Corroded brake pipes.

When testing a vehicle, the mot tester often has to make decisions based on his experience and knowledge when there are no specific standards in the manual. One component without any written hard and fast rules regarding corrosion is the metal brake pipes. Nowadays most vehicle’s brake pipes have an anti corrosion measure applied at the factory, in many cases the brake pipes are plastic coated, in general however the last inch or so doesn’t have this coating. Also this plastic coating can crack at any bends in the pipework , leading to corrosion at these points. In such cases the only remedy is to replace the affected pipework .
The guidelines we’re generally given refer pitting of the brake pipe such the pitting penetrates more than 1/3rd thickness of the brake pipe, not easy to visualise. Here are 2 examples of brake pipe corrosion, one an acceptable amount, one too badly corroded to be acceptable.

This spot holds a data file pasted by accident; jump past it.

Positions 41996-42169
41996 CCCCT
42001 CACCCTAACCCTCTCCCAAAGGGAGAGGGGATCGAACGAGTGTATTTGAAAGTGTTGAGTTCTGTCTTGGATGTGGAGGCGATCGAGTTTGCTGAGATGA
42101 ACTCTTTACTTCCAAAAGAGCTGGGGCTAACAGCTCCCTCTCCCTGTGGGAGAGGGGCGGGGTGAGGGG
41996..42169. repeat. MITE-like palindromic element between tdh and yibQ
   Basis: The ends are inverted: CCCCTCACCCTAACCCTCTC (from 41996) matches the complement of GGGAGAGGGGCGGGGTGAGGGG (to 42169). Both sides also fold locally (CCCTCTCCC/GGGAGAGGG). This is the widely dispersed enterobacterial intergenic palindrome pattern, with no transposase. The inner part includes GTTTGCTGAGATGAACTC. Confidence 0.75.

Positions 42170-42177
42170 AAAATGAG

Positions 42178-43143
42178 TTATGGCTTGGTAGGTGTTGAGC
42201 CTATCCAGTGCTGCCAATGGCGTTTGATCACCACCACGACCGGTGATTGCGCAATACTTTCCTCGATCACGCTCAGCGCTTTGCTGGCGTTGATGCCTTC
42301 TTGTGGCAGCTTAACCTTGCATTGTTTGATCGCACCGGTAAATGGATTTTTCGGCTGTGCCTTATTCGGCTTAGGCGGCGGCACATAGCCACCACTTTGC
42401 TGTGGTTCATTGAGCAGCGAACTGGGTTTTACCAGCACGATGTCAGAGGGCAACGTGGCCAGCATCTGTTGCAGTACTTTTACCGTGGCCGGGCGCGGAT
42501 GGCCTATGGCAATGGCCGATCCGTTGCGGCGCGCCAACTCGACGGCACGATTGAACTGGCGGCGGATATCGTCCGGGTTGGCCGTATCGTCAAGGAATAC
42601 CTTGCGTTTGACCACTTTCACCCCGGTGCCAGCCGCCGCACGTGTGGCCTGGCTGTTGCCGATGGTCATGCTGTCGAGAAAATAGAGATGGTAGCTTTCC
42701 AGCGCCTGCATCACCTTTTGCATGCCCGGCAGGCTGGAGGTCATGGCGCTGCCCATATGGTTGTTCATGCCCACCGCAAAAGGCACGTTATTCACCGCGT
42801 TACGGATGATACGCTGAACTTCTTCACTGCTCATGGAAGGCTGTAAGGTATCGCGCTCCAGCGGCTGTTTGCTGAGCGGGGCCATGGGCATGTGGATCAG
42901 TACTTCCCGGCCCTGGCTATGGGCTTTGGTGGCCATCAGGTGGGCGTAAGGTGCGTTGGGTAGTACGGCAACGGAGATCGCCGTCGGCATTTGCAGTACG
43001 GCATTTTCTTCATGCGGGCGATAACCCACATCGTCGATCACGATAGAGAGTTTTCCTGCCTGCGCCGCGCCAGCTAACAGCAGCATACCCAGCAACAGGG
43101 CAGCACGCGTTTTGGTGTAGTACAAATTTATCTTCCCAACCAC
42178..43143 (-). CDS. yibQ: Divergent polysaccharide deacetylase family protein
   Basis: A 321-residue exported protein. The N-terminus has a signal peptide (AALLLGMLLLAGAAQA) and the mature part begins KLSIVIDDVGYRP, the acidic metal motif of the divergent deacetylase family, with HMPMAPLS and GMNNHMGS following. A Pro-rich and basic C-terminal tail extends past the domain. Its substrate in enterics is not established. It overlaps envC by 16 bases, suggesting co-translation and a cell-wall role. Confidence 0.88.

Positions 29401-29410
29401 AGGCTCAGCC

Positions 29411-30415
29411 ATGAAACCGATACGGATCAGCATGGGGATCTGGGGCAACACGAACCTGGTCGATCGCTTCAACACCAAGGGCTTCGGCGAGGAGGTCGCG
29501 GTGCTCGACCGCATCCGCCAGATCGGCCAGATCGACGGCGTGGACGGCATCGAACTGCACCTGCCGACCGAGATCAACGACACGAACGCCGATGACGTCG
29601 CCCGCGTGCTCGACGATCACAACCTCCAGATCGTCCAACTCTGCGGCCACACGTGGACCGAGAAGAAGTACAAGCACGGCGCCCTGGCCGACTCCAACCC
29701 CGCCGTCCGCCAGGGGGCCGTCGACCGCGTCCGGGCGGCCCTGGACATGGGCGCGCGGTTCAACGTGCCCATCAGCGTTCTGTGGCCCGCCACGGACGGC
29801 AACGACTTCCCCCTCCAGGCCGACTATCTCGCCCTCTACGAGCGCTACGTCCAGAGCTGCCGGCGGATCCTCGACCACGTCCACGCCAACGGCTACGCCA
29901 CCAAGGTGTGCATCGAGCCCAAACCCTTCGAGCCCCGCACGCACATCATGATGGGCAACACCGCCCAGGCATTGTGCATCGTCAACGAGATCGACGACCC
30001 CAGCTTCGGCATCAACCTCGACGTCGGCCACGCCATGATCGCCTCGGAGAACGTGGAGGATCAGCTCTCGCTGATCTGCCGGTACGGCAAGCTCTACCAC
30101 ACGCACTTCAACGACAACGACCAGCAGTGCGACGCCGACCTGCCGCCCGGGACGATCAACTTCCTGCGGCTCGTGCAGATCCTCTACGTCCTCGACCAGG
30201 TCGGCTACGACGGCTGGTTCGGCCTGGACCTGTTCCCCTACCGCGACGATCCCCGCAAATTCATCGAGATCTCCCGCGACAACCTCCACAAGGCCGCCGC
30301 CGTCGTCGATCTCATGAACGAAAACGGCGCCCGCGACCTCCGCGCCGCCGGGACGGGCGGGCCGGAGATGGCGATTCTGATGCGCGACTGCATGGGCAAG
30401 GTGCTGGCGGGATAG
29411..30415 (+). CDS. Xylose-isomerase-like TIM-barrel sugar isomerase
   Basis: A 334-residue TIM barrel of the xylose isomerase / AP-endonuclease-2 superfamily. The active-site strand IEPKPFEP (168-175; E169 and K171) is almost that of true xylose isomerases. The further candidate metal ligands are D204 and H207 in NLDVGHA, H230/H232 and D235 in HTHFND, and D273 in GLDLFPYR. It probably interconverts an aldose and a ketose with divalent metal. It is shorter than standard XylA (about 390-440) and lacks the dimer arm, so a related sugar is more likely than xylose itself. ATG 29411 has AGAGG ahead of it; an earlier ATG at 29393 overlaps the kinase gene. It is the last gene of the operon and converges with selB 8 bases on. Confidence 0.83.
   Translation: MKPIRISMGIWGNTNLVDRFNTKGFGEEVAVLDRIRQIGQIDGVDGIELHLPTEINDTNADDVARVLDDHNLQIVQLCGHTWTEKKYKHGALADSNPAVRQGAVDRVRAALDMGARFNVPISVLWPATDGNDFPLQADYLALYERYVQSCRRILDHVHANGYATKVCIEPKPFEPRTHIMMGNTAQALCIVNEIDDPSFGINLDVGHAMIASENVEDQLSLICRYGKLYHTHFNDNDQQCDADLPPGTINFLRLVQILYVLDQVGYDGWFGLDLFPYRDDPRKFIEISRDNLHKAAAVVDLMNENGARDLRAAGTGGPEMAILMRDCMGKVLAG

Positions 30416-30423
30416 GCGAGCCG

As can be seen in the example above the corrosion has penetrated far enough into the metal to cause it to expand and flake. When the above brake pipe was eased out of it’s fixing clips to facilitate removal and replacement, it fractured at the bend approx 1 inch above the brake pipe union.
The example shown below whilst having corrosion on it’s surface, the corrosion hasn’t penetrated into the pipe itself to any degree. A quick rub down with wire wool and a coating of grease is likely to save this brake pipe for several more years before it needs replacing, assuming corrosion isn’t more advanced further along some where in the rest of the pipe.

Unfortunately there are areas of the brake pipes in many cases not visible, they run above fuel tanks and above subframes and can be hidden by other underside items.


1 comment so far

  1. Dypebrape on

    Just want to say what a great blog you got here!
    I’ve been around for quite a lot of time, but finally decided to show my appreciation of your work!

    Thumbs up, and keep it going!


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